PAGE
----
Unit 9 Lesson 3 Dataset discrepancies

I am looking over my students’ completed activity guides, and have a question specifically around the “US Women Running for Elected Office in 2020” dataset. I see many of my students have one woman running for Governor in DE on their screenshot, but when I look at the data in code.org myself, I do not see any for DE, but instead see one for PR. I noticed that the dataset has a total of 11 entries, but when I follow the link in the metadata to the source (Election 2020: Women Candidates for U.S. Congress, Statewide Elected Executive Office | CAWP), I see there are 13 (1 in DE, 2 in MO, 1 in MT, 1 in NC, 1 in ND, 1 in NH, 2 in PR, 1 in UT, 2 in VT, and 1 in WV). Can someone explain what’s going on

I’m also confused by the “Primary Date” column, some values are dates, others are “WON”, “Lost”, “Runoff”, or null

Using the Cross Tab Chart for the 2020 data, with Office for X value and State for Y value, I was able to filter for Office by Governor. The Chart showed 11 Governors. See chart below.

For your question about the Primary Date column, are you referring to the Primary column or the metadata source?

When I loaded the dataset today I didn’t see a Primary Date column. Perhaps it was removed recently.

Values for the Primary field are “W”, “NA”, “L”, and “WD”. Values for the General field are “Lost primary”, “L”, “TCTC”, and “W”. I think that anything other than Primary of “W” and General of “W” would mean that woman didn’t win the election.

When I filter on Governor I get 13 because I allow PR Governor. So 1 in DE and 2 in PR.

Unit 9 Lesson 3 does not yet introduce cross tabs to the students (that’s lesson 4), so they were using filtering on a bar chart. However, when I do the same chart as you, I get something completely different.

For the Primary Date column, I am referring to the column in the dataset:

I think I am discovering part of my problem. I had tough an abbreviated version of this course earlier in the year, and had already viewed this dataset. When I looked at the version history, it showed that I had changes to the dataset (didn’t even realize I could change a dataset). When I reset my version, I’m now seeing data more in line with what others were seeing. However, where in the data for PR?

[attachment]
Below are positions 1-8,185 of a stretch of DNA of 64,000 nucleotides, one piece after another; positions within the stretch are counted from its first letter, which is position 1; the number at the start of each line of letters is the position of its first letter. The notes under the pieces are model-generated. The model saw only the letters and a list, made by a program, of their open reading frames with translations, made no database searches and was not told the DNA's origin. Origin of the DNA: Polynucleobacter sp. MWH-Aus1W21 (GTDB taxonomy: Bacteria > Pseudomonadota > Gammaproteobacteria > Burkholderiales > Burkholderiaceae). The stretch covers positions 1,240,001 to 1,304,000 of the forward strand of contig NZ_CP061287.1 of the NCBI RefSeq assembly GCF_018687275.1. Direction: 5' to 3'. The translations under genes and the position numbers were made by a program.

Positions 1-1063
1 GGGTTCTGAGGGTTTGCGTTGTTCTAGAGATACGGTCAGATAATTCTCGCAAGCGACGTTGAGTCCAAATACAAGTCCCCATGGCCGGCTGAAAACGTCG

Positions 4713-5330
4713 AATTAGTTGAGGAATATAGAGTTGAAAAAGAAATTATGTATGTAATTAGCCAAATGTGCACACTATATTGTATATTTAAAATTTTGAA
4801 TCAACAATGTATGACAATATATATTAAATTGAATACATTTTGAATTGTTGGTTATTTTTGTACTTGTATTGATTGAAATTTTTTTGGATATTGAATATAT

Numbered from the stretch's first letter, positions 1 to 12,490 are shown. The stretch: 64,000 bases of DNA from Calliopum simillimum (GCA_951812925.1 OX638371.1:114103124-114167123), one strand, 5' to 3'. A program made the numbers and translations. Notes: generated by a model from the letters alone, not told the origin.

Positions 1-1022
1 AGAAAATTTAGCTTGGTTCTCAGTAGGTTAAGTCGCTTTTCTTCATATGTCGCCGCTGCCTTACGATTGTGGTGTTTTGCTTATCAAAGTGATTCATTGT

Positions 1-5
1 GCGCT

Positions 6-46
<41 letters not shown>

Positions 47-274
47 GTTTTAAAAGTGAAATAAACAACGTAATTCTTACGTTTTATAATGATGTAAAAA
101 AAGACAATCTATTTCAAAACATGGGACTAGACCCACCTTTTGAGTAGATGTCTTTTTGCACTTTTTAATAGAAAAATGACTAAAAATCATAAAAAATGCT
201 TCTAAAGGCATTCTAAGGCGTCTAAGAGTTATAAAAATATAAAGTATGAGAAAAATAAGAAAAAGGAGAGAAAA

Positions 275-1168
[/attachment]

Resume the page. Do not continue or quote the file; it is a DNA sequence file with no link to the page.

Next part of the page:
Ahh, I see that “PR Governor” is a different value than just “Governor”. Any reason why that is? Also, @jdonwells, was there an easy way to apply a filter to the data set provided in that lesson they way you provided in your screenshot, or did you need to create a separate dataset?

PR presumably means Puerto Rico which is not a state. So they may differentiate that.

Yes, I did create a second database and populated it like this:

readRecords("US Women Running for Elected Office in 2020", {}, gotRecords);

function gotRecords (records) {
  records.map(function (candidate) {
    if (candidate.Office.toLowerCase().includes("governor")) {
      delete candidate.id;

function doNothing () {}

This table is odd. What do the “Primary” and “General” fields mean? They seem to be talking about wins and losses, but for the first row, Primary = W and General = Lost Primary. Which is it? Can these columns be renamed so it is clear what they mean?

  • Carol Ramsey

@carol.ramsey You can definitely rename them for your own data set. The option is available in the gear icon next to the column name.

As for the first row showing as Primary = W and General = Lost Primary, it is definitely misleading. When I explored further and looked at the original data set from Rutgers, this candidate was disqualified and so perhaps that is why they are labeled as “Lost Primary” in the General category. But, it would be better to label it as “Disqualified” than “Lost Primary”.

All of this would be great feedback for the curriculum writers. Let them know at support@code.org. :grinning:

Hi @carol.ramsey,

Thanks for asking about this dataset! You can find more information about this dataset and all the others by clicking on the “more info” button near the import button.

As for the row of data that @bhatnagars mentioned, this looks like a good case to talk about cleaning datasets. We have collected these datasets from the “wild” (this one comes from Rutgers University), and so sometimes the data isn’t fully standardized. Just as students learn at the beginning of this lesson, sometimes datasets need to be cleaned to make visualizations out of them.

Thanks again for bringing this up!